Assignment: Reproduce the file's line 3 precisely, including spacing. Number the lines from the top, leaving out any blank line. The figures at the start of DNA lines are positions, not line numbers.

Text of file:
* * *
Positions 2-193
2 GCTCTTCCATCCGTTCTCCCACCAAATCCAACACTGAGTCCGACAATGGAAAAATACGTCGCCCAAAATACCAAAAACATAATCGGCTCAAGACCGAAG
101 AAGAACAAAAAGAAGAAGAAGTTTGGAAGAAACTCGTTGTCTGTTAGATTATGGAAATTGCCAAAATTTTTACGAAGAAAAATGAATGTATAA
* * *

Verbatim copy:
101 AAGAACAAAAAGAAGAAGAAGTTTGGAAGAAACTCGTTGTCTGTTAGATTATGGAAATTGCCAAAATTTTTACGAAGAAAAATGAATGTATAA